Sri Lanka has come down on the last day of petrol, the Prime Minister has told the crisis-stricken country

Sri Lanka’s new prime minister said on Monday that the crisis-ridden country was on the brink of a last-ditch petrol crisis as the country’s power minister told citizens not to join the long line of fuel that sparked weeks of anti-government protests.

In a speech to the nation on Thursday, Prime Minister-designate Ranil Wickremesinghe said the country urgently needs ৭ 75 million in foreign exchange for emergency imports.

“At the moment, we only have one day’s supply of petrol. The next few months will be the most difficult month of our lives, ”he said.

“We need to accept some sacrifices and prepare ourselves to meet the challenges of this time.”

Shipments of two petrol and two diesel using an Indian credit line could bring relief in the next few days, he added, but the country is also facing a shortage of 14 essential medicines.

The crisis has led to widespread protests against President Gotabaya Rajapaksa and his family, with nine people killed and 300 injured in fighting between government supporters and protesters since his elder brother Mahinda resigned as prime minister last week.

Desperate bid

The president was replaced by Vikramasinghe, an opposition parliamentarian who had held the post five times before, in a desperate attempt to quell the protests.

But protesters say they will continue their campaign as long as Gotabaya Rajapaksa remains president. They called Vikramasinghe a hardliner and criticized the appointment of four of his cabinet ministers, all members of political parties led by the Rajapaksa brothers.

On Monday, Bikram Singh said that he has taken this role for the good of the country.

In the commercial capital Colombo, long queues of autorickshaws, the city’s most popular mode of transportation, lined up at gas stations waiting in vain for fuel.

“I have been standing in line for more than six hours,” said Mohammad Ali, a driver. “We spend about six to seven hours in line just to get petrol.”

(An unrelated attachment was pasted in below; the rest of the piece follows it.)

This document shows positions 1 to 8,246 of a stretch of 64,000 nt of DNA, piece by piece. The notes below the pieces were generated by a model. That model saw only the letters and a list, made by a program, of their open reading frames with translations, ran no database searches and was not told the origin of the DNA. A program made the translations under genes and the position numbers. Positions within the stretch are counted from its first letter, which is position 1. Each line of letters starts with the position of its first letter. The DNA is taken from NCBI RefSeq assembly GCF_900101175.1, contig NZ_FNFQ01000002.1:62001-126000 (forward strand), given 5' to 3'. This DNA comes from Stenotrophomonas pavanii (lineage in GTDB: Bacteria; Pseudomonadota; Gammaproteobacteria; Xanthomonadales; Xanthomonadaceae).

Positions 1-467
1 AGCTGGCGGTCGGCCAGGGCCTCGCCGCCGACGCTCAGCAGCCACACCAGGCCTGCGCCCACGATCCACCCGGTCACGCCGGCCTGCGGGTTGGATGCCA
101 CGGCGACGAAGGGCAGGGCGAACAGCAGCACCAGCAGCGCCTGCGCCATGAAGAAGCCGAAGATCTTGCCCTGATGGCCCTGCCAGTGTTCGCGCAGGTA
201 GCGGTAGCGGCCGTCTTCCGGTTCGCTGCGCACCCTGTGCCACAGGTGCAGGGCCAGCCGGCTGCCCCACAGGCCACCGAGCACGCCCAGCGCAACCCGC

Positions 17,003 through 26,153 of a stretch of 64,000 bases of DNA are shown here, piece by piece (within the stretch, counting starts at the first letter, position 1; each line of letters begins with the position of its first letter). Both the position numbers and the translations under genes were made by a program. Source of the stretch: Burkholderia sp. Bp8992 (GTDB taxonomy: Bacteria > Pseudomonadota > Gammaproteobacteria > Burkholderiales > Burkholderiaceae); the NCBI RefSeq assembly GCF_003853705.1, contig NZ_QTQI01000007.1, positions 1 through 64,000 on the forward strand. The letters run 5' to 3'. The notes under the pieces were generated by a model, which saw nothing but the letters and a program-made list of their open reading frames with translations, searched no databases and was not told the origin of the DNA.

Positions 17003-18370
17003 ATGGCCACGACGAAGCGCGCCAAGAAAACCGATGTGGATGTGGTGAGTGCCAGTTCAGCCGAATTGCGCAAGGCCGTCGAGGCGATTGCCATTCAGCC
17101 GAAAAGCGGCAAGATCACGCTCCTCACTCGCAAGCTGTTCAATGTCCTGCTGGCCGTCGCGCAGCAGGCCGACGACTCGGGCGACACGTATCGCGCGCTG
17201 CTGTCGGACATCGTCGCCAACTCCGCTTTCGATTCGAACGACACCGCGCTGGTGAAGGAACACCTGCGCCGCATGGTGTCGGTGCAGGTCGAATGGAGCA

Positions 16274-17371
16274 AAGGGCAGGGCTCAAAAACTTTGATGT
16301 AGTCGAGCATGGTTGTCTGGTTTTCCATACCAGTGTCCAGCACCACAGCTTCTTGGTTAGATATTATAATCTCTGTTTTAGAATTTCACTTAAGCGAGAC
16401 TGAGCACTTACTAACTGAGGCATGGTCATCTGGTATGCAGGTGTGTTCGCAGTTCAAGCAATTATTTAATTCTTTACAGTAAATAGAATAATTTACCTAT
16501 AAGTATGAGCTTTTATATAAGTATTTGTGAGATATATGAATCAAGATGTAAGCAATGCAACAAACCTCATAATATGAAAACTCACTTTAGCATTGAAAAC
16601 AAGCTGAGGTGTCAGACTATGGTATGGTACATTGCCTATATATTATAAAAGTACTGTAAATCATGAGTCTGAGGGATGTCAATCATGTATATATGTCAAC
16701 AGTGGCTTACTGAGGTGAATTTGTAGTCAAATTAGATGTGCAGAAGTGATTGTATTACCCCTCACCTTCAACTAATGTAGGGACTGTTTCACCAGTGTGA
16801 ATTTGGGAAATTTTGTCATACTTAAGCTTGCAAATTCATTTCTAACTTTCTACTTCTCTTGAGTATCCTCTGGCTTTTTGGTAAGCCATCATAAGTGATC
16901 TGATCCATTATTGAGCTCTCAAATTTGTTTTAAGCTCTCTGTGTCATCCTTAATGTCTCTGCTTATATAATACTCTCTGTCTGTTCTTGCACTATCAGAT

Another driver, Mohammad Nowshad, said the gas station where he was waiting had run out of fuel.

“We’ve been here since 7-8 am and it’s not yet clear if they will have fuel,” he said. “No one knows when he will come. We don’t know what it means to wait here. “

The Covid-19 epidemic, hit hard by rising oil prices and rampant tax cuts by the Rajapaksa, is a strategic island nation in the Indian Ocean, where China and India are fighting for influence, in an unprecedented crisis since independence in 1948.

A prolonged foreign exchange deficit has led to massive inflation and shortages of medicines, fuel and other essentials, with thousands taking to the streets in protest.

A diesel consignment using an Indian credit line arrived in the country on Sunday, but has not yet been delivered across the island.

On Monday, Power Minister Kanchana Wijesekera said, “Ask the public not to line up or top up until the supply of 1,190 fuel stations is completed in the next three days.”

Bikram Singh has not yet announced the key ministers, including key finance ministers, who will negotiate with the International Monetary Fund for financial assistance that is badly needed for the country.

Former finance minister Ali Sabri had initial talks with the multilateral lender, but he resigned last week with Mahinda Rajapaksa.

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